This self-care exercise, the supine twist, releases fixations in these joints, which govern the pain and restriction around those joints. The multifidi and rotatores seem most directly connected to the sharp, fragile pain in the vertebrae. However, the quadratus lumborum typically creates a fragile, unstable low-back. Notably, there are many other low-back pain patterns.
- Lay on your back. This supine position removes the muscle tension created by bearing weight on the vertebra, making movements gentler and more manageable. Additionally, it is easier and more effective to prepare the low back with a vapocoolant like IcyHot or stroking ice up and down the low back along either side of the spine. This also releases stiff muscles laden with trigger points that restrict movement.
- Cross one leg over the other.
- Using the top leg, gently pull the knees toward the hip of the upper leg. Pull until there is tension through the hip or low back. Don’t force this or pull it hard.
- Hold it for about 2 seconds.
- Return to the upright position.
You can move the foot on the table to target the area you want to stretch. For example, moving the foot toward the hip targets the stretch higher, toward the mid-back. Conversely, moving the foot away from the hip targets the stretch lower, toward the hip.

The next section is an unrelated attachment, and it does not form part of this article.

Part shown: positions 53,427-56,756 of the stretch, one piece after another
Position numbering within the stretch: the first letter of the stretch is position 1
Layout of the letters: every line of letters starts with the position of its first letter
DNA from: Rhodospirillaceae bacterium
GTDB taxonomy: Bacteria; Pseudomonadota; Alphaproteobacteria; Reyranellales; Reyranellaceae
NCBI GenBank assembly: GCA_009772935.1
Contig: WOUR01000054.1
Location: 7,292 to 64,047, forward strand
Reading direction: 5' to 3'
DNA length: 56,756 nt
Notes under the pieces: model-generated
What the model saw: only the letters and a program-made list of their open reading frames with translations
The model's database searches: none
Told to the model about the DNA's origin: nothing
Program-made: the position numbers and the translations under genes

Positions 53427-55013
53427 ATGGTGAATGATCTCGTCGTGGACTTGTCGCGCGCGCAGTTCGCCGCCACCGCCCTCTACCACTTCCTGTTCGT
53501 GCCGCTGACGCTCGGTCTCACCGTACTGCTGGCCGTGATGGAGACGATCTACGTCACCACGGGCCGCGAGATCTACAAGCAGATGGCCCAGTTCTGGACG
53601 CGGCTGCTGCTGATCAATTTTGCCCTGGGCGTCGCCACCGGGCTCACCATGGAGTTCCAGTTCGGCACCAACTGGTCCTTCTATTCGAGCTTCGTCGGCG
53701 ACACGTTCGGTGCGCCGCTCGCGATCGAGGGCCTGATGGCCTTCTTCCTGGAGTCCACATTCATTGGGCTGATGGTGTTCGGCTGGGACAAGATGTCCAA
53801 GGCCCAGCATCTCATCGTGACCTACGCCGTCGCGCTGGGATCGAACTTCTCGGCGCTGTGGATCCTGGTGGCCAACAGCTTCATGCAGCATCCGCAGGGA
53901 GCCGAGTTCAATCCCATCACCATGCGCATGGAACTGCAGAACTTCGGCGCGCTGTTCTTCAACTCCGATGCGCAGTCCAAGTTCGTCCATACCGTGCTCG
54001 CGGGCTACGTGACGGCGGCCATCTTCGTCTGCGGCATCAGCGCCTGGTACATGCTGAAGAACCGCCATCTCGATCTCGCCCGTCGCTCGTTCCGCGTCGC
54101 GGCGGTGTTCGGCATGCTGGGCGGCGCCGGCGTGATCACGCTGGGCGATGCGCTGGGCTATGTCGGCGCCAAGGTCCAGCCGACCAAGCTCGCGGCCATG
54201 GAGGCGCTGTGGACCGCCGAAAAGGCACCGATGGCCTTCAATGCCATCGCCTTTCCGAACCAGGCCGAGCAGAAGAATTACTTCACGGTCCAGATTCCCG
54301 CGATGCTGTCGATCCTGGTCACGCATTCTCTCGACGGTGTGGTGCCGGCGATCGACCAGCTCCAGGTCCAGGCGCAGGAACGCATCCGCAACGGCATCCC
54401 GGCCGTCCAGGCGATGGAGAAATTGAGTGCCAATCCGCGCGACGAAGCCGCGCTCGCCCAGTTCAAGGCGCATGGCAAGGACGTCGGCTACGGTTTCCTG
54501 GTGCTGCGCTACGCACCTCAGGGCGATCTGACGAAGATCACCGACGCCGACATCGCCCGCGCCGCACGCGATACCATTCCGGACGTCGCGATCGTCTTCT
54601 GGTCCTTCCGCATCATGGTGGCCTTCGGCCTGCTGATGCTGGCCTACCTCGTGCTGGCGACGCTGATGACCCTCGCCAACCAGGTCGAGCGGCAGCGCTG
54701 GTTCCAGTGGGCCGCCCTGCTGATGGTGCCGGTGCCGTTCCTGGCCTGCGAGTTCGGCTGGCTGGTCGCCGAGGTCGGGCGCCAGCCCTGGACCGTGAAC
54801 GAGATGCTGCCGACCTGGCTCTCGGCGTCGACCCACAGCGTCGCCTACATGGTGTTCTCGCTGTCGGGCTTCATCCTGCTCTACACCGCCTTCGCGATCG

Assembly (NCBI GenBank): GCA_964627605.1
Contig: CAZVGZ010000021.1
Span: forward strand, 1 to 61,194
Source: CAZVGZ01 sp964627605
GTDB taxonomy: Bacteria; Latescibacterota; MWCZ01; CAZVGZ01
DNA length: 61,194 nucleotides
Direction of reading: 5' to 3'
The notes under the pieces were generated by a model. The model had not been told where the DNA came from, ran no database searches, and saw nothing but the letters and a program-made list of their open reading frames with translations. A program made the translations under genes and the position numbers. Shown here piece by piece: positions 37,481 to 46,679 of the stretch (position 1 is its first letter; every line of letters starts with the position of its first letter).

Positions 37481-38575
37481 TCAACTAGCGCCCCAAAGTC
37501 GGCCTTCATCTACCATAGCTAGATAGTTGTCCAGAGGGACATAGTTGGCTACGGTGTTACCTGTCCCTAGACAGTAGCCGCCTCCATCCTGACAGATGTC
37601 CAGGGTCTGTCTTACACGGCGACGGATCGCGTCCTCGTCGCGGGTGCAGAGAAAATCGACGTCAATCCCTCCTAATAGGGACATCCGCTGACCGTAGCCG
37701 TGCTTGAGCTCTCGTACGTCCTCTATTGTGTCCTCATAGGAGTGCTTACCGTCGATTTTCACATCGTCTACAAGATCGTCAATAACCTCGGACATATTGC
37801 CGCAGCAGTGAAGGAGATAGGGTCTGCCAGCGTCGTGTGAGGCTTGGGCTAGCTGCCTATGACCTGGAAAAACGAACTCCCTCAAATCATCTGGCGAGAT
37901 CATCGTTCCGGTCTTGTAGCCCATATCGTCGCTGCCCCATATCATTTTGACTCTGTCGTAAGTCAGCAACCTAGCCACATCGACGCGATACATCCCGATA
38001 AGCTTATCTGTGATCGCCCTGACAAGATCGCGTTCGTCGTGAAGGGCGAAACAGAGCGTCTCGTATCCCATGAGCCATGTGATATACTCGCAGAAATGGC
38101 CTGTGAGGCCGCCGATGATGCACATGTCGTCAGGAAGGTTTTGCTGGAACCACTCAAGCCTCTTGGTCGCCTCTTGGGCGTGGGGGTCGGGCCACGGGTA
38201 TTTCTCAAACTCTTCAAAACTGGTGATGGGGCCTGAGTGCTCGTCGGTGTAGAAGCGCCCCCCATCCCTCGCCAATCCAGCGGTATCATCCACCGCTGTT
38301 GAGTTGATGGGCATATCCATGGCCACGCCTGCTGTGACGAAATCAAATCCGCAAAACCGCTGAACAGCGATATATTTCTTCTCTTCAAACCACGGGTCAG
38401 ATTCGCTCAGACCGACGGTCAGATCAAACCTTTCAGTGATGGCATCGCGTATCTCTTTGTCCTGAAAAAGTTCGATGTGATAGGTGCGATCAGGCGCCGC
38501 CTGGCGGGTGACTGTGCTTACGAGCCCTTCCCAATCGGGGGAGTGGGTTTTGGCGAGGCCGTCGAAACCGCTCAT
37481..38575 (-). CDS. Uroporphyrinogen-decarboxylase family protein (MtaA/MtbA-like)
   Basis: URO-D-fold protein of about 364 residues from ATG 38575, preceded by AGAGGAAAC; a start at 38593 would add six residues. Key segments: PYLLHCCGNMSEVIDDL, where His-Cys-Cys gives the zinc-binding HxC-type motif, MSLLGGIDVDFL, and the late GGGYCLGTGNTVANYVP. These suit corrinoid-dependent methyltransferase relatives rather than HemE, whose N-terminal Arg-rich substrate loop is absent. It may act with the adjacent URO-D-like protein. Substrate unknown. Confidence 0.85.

Do 4-6 repetitions if you use ice-and-stretch or 12-15 if not. Keep them light so that you can relax into each stretch.
Work both sides. Work with the more restricted side, then cross your legs in the other direction and work with the other side. If you get joints that release with a click, go back and work with the other side again.
For Better Stretching
10 Tips to Improve Your Stretching
These tips make your stretching:
- more effective
- take less time
This is a relatively short post and can make a huge difference. If you find stretching painful, difficult, time-consuming, or less effective, take a few seconds to read this.
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Tony Preston has a practice in Atlanta, Georgia, where he sees clients. He has written materials and instructed classes since the mid-90s. This includes anatomy, trigger points, cranial, and neuromuscular.
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*This site is undergoing significant changes. We are reformatting and expanding the posts to make them easier to read. The result will also be more accessible and include more patterns with better self-care. Meanwhile, there may be formatting, content presentation, and readability inconsistencies. Until we get older posts updated, please excuse our mess.